Cows, goats, pigs and sheep decorated in flowers, glitter and ribbons stole the spotlight Saturday night at the Junior Livestock Sale at the La Plata County Fair.
Participants in the stock auction, the largest event at the fair, received more than $275,000 for their livestock. More money still might come in from "add ons," as additional buyers tour animal pens, said Emily Meisner, a member of the La Plata County Fair board of directors.
"This year went very smooth," she said.
Maryann Fassett sold the Grand Champion steer to Crossfire, a natural gas servicing company, for $7.25 a pound. Fassett's steer weighed in at 1,273 pounds.
Her brother, Brock Fassett, sold the Reserve Grand Champion steer for $6.75 a pound to the Best Western Rio Grande. His steer weighed 1,367 pounds. Maryann and Brock are the children of Brad and Kali Fassett.
The number of participants was similar to last year. Three more kids participated in this year's event, however, there was one fewer animal entered this year.
"It's really flat compared to last year, in terms of count," Meisner said. "There's been a couple of species that have shifted, but otherwise, it's pretty flat."
Throughout the summer, participants go out in the community and recruit potential buyers. Past sponsors will receive a letter from the fair board encouraging them to support the kids. During the shows on Thursday and Friday, potential buyers scout the animals they might buy.
The amount of sponsors was slightly down from last year, mainly stemming from the effects of the 416 Fire. Some sponsors told the fair board it was too difficult of a year to participate in the auction, Meisner said.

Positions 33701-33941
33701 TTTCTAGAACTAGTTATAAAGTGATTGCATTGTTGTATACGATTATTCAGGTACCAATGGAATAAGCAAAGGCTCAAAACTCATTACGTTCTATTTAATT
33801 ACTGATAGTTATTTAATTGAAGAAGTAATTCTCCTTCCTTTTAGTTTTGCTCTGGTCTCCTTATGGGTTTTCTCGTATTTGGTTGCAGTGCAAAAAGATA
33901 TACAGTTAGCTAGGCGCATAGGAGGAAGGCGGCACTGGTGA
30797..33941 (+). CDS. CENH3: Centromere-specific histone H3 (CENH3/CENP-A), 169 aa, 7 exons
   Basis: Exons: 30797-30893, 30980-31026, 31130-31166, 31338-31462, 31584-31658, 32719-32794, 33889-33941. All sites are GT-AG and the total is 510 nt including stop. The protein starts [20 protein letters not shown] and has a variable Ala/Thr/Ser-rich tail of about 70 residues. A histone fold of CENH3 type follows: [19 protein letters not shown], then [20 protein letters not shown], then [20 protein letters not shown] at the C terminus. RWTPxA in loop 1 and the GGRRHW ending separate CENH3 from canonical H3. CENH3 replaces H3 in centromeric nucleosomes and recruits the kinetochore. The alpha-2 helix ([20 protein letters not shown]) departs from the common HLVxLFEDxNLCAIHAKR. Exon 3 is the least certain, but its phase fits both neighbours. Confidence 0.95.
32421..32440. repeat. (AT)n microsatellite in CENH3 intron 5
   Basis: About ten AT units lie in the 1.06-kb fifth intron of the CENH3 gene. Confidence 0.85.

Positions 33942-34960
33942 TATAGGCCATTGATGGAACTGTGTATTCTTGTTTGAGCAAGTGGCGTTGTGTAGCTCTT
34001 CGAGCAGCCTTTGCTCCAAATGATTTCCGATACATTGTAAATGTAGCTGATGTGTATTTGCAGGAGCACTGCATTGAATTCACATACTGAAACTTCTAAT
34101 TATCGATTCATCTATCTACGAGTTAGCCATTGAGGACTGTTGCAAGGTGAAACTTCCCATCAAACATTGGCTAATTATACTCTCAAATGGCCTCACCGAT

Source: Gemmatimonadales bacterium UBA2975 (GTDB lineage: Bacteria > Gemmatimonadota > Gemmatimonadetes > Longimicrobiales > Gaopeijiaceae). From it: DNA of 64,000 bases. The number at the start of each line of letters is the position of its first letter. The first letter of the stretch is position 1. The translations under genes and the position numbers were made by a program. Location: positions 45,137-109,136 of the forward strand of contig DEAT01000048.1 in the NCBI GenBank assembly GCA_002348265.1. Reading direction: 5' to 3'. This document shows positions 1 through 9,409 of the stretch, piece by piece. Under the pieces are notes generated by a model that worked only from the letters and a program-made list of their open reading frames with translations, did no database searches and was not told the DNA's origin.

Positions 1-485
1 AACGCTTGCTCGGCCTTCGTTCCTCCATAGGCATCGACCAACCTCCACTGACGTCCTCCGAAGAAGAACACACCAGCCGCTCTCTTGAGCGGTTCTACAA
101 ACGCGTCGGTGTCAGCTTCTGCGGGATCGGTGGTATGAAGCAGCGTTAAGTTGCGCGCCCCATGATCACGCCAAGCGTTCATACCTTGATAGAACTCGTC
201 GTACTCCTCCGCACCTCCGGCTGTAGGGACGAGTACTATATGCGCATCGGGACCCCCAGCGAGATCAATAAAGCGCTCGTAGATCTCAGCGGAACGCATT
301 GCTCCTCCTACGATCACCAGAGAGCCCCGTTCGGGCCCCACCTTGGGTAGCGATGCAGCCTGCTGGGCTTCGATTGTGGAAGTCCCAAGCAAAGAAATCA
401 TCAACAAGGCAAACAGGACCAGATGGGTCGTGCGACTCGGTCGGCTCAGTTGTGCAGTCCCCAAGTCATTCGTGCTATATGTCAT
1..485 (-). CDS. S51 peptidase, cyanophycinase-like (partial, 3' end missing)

"We were able to get some sponsors, but not the normal amount that we usually can," she said.
First Southwest Bank bought two pigs in the stock auction. Employee Jessica Micikas was given a budget to spend on one of the pigs, and she eventually bid $6.50 per pound for a 242-pound pig. This was her first year bidding.
"It was super nerve-wracking," she said. "Especially raising the number, and it's hard to hear because they talk really fast."
Ryan Jack, 11, showed a steer for the first time after years of showing pigs. Prince, her steer, received a pink fourth-place ribbon and a blue ribbon on Friday, allowing him to be sold at the auction on Saturday. At the show, the 1,397-pound cow was sold for $7 a pound.
Jack knew her buyer, Garrhs Heating & Air Conditioning, was interested but didn't think Prince would sell for that much.
"I was expecting him to go around $4.50 (a pound)," Jack said. "This feels really good."
Carter Neiman, 12, sold her 97-pound goat, Boomer, at the auction for $13.50 a pound. She was extremely nervous showing her goat while the auction was taking place.
"I almost have to fake my smile because I'm so shaky and sweaty and everything," she said. "But it just feels good to get it done with."
Rylie Zufelt sold her steer, Thunder, at the auction for the seventh year in a row. She was named the Champion Senior Showman and her steer was first in his class. Jordyn Lott, Zufelt's sister, also sold a steer, named Batman, that was named first in his class and was a Silver Steaks Grand Champion.
Rylie served as Jordyn's mentor. Rylie offered various tips and tricks and the sisters worked together on brushing and walking their steer.
On Sunday, the sisters said goodbye to the animals they've raised for a little over a year.
"Steers, you spend a lot of time with them, so you definitely get more attached," Zufelt said.
The livestock events ended with the Catch-It Contest on Sunday afternoon.
After wrangling a sheep, Peyton Zieske from Bayfield, the son of Brad and Esther Zieske, said it was tougher than he had expected.
"I thought there would be more wool to hold onto," he said. "I had to grab him like 15 times."
Herald Staff Writer Patrick Armijo contributed to this firstname.lastname@example.org